But I’m as happy as the proverbial pig with the swap, especially as this type of mud is said to be mineralising. And when it’s finally washed away my skin is silky smooth.

Champneys energy cocoon

VERDICT:
I’m the type of person who gets bored very easily and very rarely book a beauty treatment – I get my hair cut once a year for goodness sake.

But a 2.5-hour experience like this has definitely changed my attitude. The different elements kept me interested. As funny as it sounds, I was more relaxed because I knew the experience would not eat into an entire day.

I was also impressed by the knowledge of the staff both in the spa and the restaurant – where I stopped for a spot of lunch. The head chef bent over backwards to accommodate my allergies . I can barely eat anything at the moment but nothing was too much trouble, which is good to know when you feel nothing but a pain.

There are four different experiences to choose from:

Wellbeing and Rejuvenation
‘The ultimate feel good experience for all round health and wellbeing’
Treatments include: collagen and hyaluronic anti-ageing supplement, mineral and vitamin algae foot soak to stimulate circulation, infra-red cabin session, marine scrub, salt room session, warm marine wrap, application of a moisturising balm and a serenity marine tea featuring silver lime and bitter orange extracts

De-stress and Revive
‘Relax and ease tensions, energise and uplift’
Treatments: energising sea plasma shot, milk bath foot soak, body scrub, salt room session, aromatherapy steam, application of a moisturising balm, a serenity marine tea featuring silver lime and bitter orange extracts

Detox and Cleanse
‘A mineral and vitamin rich experience, draining and detoxifying’
Treatments: algae and plant infused Activ’Detox shot, algae foot soak to stimulate circulation, infra-red cabin session, fully body marine scrub, salt room session, hydrotherapy bath, detoxifying marine gel wrap, an organic blackcurrant leaf marine tea

Slim and Tone
‘A firming and toning experience for heavy legs and stubborn cellulite on hips and thighs’
Treatments: vitamin and mineral infused marine shot, algae foot soak, marine body scrub, either a slimming marine wrap or an anti-cellulite Frigo-Thalgo leg wrap, Pressotherapy lymphatic drainage, organic blackcurrant leaf marine tea.

Each journey costs £129 per person

For more information visit Champneys Tring.

 

 

 

In the news, Wellness

Win VIP tickets to an ‘adult playground’ in London

Adult playground

Can you remember the last time you played on a swing or whizzed down a slide? Or, an occasion where you fell about laughing after doing something silly?

If the answer is no, then it might be time to inject some fun back into your life.

According to Richard Wiseman, professor of psychology at the University of Hertfordshire, every adult could ‘benefit from an afternoon in a giant playground’.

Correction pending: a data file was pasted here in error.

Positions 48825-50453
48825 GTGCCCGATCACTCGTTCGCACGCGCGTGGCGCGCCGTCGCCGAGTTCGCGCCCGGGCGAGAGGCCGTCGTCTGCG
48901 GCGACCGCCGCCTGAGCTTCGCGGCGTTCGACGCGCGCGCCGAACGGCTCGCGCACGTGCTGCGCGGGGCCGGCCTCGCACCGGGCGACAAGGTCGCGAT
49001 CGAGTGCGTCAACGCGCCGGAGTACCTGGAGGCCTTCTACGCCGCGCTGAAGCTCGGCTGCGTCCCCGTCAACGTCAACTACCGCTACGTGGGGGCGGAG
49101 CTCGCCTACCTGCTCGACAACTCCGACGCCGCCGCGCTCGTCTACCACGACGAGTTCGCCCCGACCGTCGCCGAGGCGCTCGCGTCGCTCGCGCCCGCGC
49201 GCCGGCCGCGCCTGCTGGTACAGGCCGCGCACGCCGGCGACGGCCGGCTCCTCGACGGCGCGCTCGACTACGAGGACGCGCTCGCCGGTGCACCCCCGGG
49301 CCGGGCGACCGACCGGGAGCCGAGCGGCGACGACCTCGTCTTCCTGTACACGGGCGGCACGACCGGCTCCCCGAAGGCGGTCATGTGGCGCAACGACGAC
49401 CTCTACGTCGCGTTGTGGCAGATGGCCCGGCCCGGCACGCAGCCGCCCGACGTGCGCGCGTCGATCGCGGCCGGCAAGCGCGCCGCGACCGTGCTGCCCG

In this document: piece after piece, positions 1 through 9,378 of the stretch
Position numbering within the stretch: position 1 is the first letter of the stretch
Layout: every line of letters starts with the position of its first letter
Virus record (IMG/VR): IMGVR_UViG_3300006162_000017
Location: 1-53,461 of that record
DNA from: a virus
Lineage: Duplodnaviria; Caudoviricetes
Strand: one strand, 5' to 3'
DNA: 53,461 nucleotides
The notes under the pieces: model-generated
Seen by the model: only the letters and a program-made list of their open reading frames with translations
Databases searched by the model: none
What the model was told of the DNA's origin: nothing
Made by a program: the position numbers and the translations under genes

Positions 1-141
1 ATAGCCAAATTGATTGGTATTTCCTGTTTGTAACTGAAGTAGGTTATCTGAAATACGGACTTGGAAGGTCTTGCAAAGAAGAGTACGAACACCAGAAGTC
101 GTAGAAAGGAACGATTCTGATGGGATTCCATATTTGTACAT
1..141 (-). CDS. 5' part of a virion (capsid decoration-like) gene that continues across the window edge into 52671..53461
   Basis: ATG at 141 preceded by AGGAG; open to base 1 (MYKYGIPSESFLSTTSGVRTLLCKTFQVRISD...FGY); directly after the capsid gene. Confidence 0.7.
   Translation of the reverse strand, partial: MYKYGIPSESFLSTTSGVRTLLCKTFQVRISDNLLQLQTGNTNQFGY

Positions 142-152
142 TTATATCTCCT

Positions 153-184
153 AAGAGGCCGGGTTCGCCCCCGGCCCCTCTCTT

“Giant swings, slides and see-saws”

“Research shows that being playful makes us happier, more open-minded, gets the creative juices flowing, helps us bond together and can even help those suffering from depression,” he explains. “Humans are hardwired to play, and this doesn’t stop in childhood.”

Well, now you have a chance to step away from your screen and have a jolly good time recreating the memories of yester-year because seed food brand 9Nine is setting up The Playground, a play area for adults with giant swings, slides and see-saws. Yes!

“Play is in our DNA”

The free event is being held at London Fields in Hackney between 29-30 July and will give grown-ups an hour on the equipment, as part of a move to raise awareness around the benefits of play on happiness and wellbeing. There’ll also be DJs, refreshments and 9Nine snacks.

“In a world where our actions are usually dictated by what we have to do, we wanted to provide a place where people could come and let go and feel happy and free without any stress or rules,” explains 9Nine marketing director, Kerry Collinge.

“Happiness is at the heart of our brand and while we feel we have nailed the nutritional side of things, we wanted to do something that gave physical presence to a topic that we believe needs more column inches. Play is in our DNA – we’re simply bringing the right tools to the table.”

“We grow old because we stop playing”

The event runs between: 11am-10pm on Saturday 29 July and 11am-9pm on Sunday 30 July

But Relax Ya Self to Health has a pair of tickets for the exclusive VIP launch night on Friday 28 July.

To enter the competition, please comment on this post naming your favourite childhood game and subscribe to my blog here so that I can contact you should you win.

The draw will take place on 12 July. Good luck!

As George Bernard Shaw once said: “We don’t stop playing because we grow old; we grow old because we stop playing.”

For more information visit: http://9ninebrand.com

 

 

Competitions, In the news, Wellness